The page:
[Sca-cooks] Origin of pudding with a vinegar syrup?

Johnna Holloway johnna at sitka.engin.umich.edu
Fri Mar 23 07:45:51 PDT 2007

asynpoeding doesn't appear in Google books.
A regular Google search is only 105 matches,
none of which seem to mention its history.
Searching under vinegar pudding one finds
there's another dish listed.

Malva -- delicious sponge dessert sometimes
called vinegar pudding since it's traditionally made
with apricot jam and vinegar.

Under vinegar puddings, there are a number of recipes in
various South African Cookbooks including The Complete South African
Cookbook and Potjiekos Favourites By Sannie Smit,  Willie van Heerden.

I did come across a note that said
A lady, in arguing the matter with Mrs. Jones, in my presence, said that 
a little
vinegar improved pudding sauce very much, and gave to it a more 
agreeable flavor than wine.

This was from an 1853 volume titled Sons of Temperance Offering.
I wonder if the vinegar was a substitute for wine.

There is a book that I own (it's boxed) on 17th century South African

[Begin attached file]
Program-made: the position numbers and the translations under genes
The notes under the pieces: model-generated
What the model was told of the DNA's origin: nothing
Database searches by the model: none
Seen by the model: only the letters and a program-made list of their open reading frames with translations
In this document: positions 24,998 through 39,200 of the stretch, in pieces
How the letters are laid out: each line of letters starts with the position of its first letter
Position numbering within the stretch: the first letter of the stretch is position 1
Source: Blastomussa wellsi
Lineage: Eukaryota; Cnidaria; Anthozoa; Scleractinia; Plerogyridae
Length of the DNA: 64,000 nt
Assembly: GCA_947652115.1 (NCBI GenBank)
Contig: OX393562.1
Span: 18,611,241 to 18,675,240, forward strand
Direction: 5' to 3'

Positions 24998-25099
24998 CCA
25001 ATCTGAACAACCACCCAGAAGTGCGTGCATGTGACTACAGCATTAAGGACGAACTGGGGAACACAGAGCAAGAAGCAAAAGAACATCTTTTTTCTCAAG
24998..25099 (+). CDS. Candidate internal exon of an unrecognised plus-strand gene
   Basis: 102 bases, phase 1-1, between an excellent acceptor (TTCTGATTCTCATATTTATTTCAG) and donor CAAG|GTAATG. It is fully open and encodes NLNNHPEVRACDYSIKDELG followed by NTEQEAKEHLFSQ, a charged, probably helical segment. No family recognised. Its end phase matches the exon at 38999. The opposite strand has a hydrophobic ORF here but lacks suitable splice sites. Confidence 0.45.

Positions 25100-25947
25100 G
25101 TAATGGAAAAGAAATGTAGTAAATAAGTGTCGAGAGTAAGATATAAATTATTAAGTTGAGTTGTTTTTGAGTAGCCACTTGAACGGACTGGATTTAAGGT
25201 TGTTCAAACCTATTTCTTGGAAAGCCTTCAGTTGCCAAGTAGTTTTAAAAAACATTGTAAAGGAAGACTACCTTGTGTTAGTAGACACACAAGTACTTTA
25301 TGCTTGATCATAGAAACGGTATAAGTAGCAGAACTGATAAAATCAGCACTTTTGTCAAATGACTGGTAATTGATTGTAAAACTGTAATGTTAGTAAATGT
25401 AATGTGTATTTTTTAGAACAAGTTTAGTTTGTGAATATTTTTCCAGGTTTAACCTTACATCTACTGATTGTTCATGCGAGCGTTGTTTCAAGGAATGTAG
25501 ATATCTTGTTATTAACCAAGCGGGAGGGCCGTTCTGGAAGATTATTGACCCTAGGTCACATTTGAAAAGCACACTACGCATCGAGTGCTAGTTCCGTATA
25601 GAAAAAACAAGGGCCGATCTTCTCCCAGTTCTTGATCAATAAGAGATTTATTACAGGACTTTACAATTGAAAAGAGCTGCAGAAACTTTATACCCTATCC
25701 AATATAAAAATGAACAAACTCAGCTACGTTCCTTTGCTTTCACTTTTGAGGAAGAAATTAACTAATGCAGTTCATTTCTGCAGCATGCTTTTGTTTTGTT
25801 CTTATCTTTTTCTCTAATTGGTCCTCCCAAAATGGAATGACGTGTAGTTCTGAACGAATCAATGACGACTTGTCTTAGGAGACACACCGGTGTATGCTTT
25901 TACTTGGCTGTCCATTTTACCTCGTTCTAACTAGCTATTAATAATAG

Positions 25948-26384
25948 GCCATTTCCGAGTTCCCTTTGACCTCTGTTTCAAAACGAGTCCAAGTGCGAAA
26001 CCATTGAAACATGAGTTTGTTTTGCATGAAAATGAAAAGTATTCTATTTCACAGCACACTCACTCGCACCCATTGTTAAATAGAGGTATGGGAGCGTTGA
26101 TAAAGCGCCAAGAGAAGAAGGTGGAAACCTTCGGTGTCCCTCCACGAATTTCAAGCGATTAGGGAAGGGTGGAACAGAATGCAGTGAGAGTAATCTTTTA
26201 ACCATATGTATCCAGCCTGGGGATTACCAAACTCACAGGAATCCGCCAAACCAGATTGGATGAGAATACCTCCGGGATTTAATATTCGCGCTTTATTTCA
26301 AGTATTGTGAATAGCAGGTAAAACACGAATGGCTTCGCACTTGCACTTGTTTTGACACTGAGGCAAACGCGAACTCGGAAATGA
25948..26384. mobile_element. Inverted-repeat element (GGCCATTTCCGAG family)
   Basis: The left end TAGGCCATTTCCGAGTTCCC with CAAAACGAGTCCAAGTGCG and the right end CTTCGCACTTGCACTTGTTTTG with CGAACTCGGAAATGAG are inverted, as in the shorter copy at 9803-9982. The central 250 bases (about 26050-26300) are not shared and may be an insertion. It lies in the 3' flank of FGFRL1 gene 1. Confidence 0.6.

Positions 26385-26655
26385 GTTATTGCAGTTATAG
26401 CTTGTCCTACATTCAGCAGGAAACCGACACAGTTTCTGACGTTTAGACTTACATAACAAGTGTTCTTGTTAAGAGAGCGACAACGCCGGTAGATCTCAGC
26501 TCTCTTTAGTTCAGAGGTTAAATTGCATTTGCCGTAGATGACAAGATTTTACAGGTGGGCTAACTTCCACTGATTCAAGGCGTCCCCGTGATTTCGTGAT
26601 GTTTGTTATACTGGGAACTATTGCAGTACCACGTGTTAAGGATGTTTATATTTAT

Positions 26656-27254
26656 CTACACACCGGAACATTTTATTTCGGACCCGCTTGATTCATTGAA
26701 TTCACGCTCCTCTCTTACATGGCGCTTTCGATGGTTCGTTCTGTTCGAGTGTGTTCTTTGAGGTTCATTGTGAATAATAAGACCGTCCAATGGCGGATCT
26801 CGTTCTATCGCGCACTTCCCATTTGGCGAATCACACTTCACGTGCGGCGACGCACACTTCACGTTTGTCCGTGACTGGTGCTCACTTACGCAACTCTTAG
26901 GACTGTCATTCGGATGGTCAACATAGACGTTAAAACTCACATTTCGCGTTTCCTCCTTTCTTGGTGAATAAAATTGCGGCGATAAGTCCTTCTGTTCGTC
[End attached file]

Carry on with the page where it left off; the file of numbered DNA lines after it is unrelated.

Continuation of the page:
The South African culinary tradition : the origin of South Africa’s
culinary arts during the 17th and 18th centuries, and 167 authentic
recipes of this period / Renata Coetzee ; colour photos. by Volker 
Miros.Cape Town : C. Struik, 1977.

I don't know that it would be useful or not.


Christina Nevin wrote:
> Hi everyone,
> Has anyone ever heard of or knows of an English, French or Dutch pudding that includes a syrup made from vinegar? One of my friends is looking for the historical antecedents of the South African pudding recipe asynpoeding (vinegar pudding). It's similar to a self-saucing pudding, but is baked with a syrup spooned over it then served with custard. The vinegar is in the syrup not the pudding. I'm not a huge sweets person so I have no idea.
> ciao
> Lucrezia
> PS Thanks for all the afternoon tea suggestions - I will tell you how it goes!

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